Heightened focus to build trustWhile providing a customer-centric focus has always been important in the insurance industry, there is greater awareness of insurers’ responsibility to vulnerable customers. This has come partly in response to codes of conduct being developed in Australia and New Zealand and partly because of the unprecedented disruption and uncertainty caused by COVID-19.
It’s now been more than 18 months since the implementation of the Fair Insurance Code in New Zealand, and there have been many benefits, says Saipani.
‘The Fair Insurance Code has helped with the journey of building trust,’ she says.
‘The definitions and best practices have helped expand the horizon in terms of how, as insurers, we view customers and provide a customer-centric service. What has been really interesting is the number of vulnerabilities beyond the claim itself that become visible through applying best practices.’
Concludes Bartlett: ‘It’s about doing the right thing in each situation and going the extra mile when it’s needed.’
Signs a claims consultant is struggling with trauma
- Invasive thoughts of a customer situation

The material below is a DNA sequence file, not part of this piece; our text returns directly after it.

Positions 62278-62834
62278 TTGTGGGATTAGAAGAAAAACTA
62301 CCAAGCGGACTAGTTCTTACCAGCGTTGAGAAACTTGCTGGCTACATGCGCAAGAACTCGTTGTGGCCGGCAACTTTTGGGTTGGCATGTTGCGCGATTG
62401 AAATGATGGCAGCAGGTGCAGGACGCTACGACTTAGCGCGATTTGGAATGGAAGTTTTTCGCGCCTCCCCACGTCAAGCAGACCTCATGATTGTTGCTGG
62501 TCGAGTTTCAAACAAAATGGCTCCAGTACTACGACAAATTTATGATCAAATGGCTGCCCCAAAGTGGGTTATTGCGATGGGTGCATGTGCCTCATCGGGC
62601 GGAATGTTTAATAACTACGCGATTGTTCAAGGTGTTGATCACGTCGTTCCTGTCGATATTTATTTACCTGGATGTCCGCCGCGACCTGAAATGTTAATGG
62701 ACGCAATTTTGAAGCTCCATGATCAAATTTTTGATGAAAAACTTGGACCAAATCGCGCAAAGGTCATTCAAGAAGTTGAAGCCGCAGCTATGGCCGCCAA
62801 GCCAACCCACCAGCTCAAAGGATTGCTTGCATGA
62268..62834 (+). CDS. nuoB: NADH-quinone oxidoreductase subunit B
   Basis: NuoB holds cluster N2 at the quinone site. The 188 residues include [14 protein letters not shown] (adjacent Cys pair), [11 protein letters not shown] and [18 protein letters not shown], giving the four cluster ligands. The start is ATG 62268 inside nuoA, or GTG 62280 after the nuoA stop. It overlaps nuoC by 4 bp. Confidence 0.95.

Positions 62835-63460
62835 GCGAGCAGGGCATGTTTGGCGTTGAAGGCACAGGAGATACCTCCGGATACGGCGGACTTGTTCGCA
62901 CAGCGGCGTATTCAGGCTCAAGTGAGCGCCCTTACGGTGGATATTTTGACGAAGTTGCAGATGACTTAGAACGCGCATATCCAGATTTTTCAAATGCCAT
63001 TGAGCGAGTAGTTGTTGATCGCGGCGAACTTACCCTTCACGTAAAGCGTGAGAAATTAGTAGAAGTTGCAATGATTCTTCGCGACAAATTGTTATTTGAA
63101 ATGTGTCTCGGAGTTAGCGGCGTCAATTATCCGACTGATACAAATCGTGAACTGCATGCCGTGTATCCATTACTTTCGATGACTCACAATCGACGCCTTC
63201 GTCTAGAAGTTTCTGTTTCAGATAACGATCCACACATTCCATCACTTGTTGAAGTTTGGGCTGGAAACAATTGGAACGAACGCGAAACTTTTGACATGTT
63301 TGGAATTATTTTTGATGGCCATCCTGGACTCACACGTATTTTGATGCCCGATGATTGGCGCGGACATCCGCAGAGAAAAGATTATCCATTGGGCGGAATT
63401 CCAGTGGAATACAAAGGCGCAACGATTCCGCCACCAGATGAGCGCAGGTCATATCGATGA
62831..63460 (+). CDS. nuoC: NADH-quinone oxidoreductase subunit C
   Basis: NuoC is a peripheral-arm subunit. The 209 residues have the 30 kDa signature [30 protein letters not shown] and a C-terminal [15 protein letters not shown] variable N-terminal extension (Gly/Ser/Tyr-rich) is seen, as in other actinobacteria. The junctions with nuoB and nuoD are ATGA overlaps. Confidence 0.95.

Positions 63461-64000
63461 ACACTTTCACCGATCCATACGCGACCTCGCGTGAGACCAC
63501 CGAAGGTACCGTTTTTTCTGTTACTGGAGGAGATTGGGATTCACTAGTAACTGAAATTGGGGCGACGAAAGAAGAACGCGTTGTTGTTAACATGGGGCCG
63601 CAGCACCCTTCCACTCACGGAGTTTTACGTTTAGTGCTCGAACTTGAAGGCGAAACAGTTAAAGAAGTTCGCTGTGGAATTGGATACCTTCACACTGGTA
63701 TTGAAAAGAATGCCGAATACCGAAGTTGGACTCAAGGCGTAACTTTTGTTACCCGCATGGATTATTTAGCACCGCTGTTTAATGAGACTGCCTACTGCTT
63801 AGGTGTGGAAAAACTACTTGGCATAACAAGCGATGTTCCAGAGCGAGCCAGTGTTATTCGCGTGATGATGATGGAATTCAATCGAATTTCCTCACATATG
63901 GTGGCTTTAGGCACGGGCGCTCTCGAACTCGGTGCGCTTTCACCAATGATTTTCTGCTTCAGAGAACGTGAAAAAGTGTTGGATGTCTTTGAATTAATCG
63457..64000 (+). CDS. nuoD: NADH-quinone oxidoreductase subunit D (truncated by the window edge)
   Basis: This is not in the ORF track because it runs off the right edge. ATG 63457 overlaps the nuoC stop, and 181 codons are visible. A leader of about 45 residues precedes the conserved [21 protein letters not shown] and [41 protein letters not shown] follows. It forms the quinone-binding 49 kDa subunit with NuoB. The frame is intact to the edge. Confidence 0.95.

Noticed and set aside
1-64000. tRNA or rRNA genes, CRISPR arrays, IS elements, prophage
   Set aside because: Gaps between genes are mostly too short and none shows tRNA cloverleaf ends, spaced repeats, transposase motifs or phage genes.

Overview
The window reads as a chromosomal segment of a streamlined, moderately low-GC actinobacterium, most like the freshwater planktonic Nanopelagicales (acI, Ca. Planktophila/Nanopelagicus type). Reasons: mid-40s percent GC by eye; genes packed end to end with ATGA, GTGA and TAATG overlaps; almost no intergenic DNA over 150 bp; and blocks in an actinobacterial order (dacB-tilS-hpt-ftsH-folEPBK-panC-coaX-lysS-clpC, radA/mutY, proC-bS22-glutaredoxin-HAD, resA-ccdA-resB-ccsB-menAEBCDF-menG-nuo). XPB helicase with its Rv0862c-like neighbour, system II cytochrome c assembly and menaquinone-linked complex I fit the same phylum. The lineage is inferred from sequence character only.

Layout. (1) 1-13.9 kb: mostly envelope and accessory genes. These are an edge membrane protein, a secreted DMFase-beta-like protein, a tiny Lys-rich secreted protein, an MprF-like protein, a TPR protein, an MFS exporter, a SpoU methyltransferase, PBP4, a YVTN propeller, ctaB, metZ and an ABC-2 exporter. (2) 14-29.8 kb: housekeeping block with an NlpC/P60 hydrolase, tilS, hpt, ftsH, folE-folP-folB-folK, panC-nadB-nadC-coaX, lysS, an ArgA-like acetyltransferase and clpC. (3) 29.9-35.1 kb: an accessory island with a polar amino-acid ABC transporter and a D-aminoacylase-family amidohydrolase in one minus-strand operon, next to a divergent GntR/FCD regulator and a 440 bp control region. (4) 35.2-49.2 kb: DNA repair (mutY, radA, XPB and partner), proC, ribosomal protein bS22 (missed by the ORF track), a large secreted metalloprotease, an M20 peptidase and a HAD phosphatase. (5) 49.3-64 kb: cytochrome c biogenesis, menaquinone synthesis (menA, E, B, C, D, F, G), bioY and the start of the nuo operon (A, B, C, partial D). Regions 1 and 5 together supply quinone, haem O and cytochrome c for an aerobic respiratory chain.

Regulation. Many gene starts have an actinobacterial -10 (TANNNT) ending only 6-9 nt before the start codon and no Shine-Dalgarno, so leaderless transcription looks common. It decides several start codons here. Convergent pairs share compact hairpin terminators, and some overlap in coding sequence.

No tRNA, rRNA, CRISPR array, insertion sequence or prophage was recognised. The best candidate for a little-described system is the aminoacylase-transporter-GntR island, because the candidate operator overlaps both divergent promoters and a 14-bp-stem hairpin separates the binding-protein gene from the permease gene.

- Overstepping the boundaries of their role
- Trying to take on too much responsibility
- Unable to leave work at work
- Needing to control work
- Spending more time alone
- A lost sense of joy in everyday activities
- Lower self-esteem
Managing staff trauma
Eighteen months ago, Allianz established specialist high-care teams so that customers only have to tell their story once, rather than becoming distressed from repeating it.
In October 2021, it released a High Care Self Care package: a mental health program for its frontline employees working in high-care teams. It provides additional training undertaken by a specialist provider on second-hand trauma. It also includes a regular roundtable with a psychologist, where people can sit together and talk about their experiences and how they’re feeling. Staff also have unlimited access to the company’s employee assistance program.
‘We know that high-care teams require additional emotional mental health support, and we know that by supporting our people better, they’re able to support our customers better,’ says Sema Musson, Allianz Australia’s general manager of governance, conduct, customer advocacy and social impact.
In New Zealand, AA Insurance has its own in-house network of volunteers, who are trained to provide guidance to colleagues to ensure there is help and support within reach. There’s also free and unlimited access to trained professionals, who provide wellbeing support.